The European Union on Wednesday unveiled strict regulations to govern the use of artificial intelligence, a first-of-its-kind policy that outlines how companies and governments can use a technology seen as one of the most significant, but ethically fraught, scientific breakthroughs in recent memory. Presented at a news briefing in Brussels, the draft rules would set limits around the use of artificial intelligence in a range of activities, from self-driving cars to hiring decisions, school enrollment selections and the scoring of exams. It would also cover the use of artificial intelligence by law enforcement and court systems -- areas considered "high risk" because they could threaten people's safety or fundamental rights. Some uses would be banned altogether, including live facial recognition in public spaces, though there would be some exemptions for national security and other purposes. The rules have far-reaching implications for major technology companies including Amazon, Google, Facebook and Microsoft that have poured resources into developing artificial intelligence, but also scores of other companies that use the technology in health care, insurance and finance.
GlobalData research has found the top influencers in artificial intelligence based on their performance and engagement online. Using research from GlobalData's Influencer platform, Verdict has named ten of the most influential people in artificial intelligence on Twitter during Q4 2020. Kirk Borne is a principal data scientist and executive advisor at Booz Allen Hamilton, analytics, digital and engineering consulting firm. Borne also serves as an advisory board member of Syntasa, a computer software company, and as an executive committee member of the Astroinformatics and Astrostatistics International Organisations. Ronald Van Loon is a principal analyst and CEO of the Intelligent World, an influencer network that connects people and businesses.
Automated vehicles are rapidly advancing in capability, altering the risks and liabilities ... [ ] traditionally associated with driving. Self-driving vehicles should ideally accomplish a few things: convenience for operators/owners of vehicles, cost reduction for commercial vehicles (no driver), and safer roads (fewer and less severe crashes). This last item, if true, will significantly lower the risks traditionally associated with driving. In fact, the removal of the driver fundamentally alters the liabilities that insurance companies have spent almost a century covering. As liabilities and risks shift, how vehicles are insured and the costs of that insurance will change, disrupting a $300B industry and creating opportunities for innovation. The US Department of Transportation rates a vehicle's ability to self-drive from Level 0 (none) to Level 5 (fully autonomous).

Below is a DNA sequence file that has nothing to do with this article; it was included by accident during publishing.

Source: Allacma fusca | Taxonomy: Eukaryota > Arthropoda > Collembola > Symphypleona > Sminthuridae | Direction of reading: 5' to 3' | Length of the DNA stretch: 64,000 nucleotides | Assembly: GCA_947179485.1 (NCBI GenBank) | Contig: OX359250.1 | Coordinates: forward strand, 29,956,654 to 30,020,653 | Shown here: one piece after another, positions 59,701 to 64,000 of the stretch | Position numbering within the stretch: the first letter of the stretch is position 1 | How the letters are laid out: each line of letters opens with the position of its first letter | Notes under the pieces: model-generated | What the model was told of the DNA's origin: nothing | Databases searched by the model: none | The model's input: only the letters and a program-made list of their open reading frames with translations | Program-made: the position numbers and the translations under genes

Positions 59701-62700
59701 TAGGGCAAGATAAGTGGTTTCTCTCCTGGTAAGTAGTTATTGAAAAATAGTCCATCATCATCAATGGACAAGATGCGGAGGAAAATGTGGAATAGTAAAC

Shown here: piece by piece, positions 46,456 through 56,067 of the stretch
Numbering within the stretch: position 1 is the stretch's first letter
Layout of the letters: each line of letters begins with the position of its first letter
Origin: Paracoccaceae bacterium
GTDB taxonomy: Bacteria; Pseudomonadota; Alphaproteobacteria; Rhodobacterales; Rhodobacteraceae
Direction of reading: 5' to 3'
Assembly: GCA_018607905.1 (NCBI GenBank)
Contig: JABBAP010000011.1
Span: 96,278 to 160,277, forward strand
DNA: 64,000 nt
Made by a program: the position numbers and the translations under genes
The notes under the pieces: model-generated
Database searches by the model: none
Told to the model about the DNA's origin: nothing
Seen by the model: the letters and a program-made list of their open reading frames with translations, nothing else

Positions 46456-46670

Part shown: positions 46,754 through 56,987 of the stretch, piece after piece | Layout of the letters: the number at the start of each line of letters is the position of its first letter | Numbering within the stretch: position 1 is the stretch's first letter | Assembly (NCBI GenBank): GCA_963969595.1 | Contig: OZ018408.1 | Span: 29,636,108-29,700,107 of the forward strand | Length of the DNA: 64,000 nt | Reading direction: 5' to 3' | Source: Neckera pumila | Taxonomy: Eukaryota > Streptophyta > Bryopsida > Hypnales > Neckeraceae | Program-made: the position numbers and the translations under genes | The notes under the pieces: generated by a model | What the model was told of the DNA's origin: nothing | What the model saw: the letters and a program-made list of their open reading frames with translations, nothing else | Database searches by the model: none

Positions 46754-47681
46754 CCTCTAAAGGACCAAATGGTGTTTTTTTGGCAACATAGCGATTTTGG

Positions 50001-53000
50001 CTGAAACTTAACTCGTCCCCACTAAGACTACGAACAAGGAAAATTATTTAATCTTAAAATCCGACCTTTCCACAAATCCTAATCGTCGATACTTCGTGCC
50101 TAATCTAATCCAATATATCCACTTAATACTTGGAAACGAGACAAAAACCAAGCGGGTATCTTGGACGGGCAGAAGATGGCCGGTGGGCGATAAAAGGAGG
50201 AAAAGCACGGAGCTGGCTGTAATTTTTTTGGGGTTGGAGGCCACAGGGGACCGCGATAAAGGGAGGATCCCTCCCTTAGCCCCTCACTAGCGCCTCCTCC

While the governments of the United States and China are pushing policies for technological decoupling, private tech firms continue to tap resources from both sides. In the field of autonomous vehicles, it's common to see Chinese startups -- or startups with a strong Chinese link -- keep operations and seek investments in both countries. But as these companies mature and expand globally, their ties to China also come under increasing scrutiny. When TuSimple, a self-driving truck company headquartered in San Diego, filed for an initial public offering on Nasdaq this week, its prospectus flagged a regulatory risk due to its Chinese funding source. On March 1, the Committee on Foreign Investment in the United States (CFIUS) requested a written notice from TuSimple regarding an investment by Sun Dream, an affiliate of Sina Corporation, which runs China's biggest microblogging platform Sina Weibo.
Zhang, Daniel, Mishra, Saurabh, Brynjolfsson, Erik, Etchemendy, John, Ganguli, Deep, Grosz, Barbara, Lyons, Terah, Manyika, James, Niebles, Juan Carlos, Sellitto, Michael, Shoham, Yoav, Clark, Jack, Perrault, Raymond
Welcome to the fourth edition of the AI Index Report. This year we significantly expanded the amount of data available in the report, worked with a broader set of external organizations to calibrate our data, and deepened our connections with the Stanford Institute for Human-Centered Artificial Intelligence (HAI). The AI Index Report tracks, collates, distills, and visualizes data related to artificial intelligence. Its mission is to provide unbiased, rigorously vetted, and globally sourced data for policymakers, researchers, executives, journalists, and the general public to develop intuitions about the complex field of AI. The report aims to be the most credible and authoritative source for data and insights about AI in the world.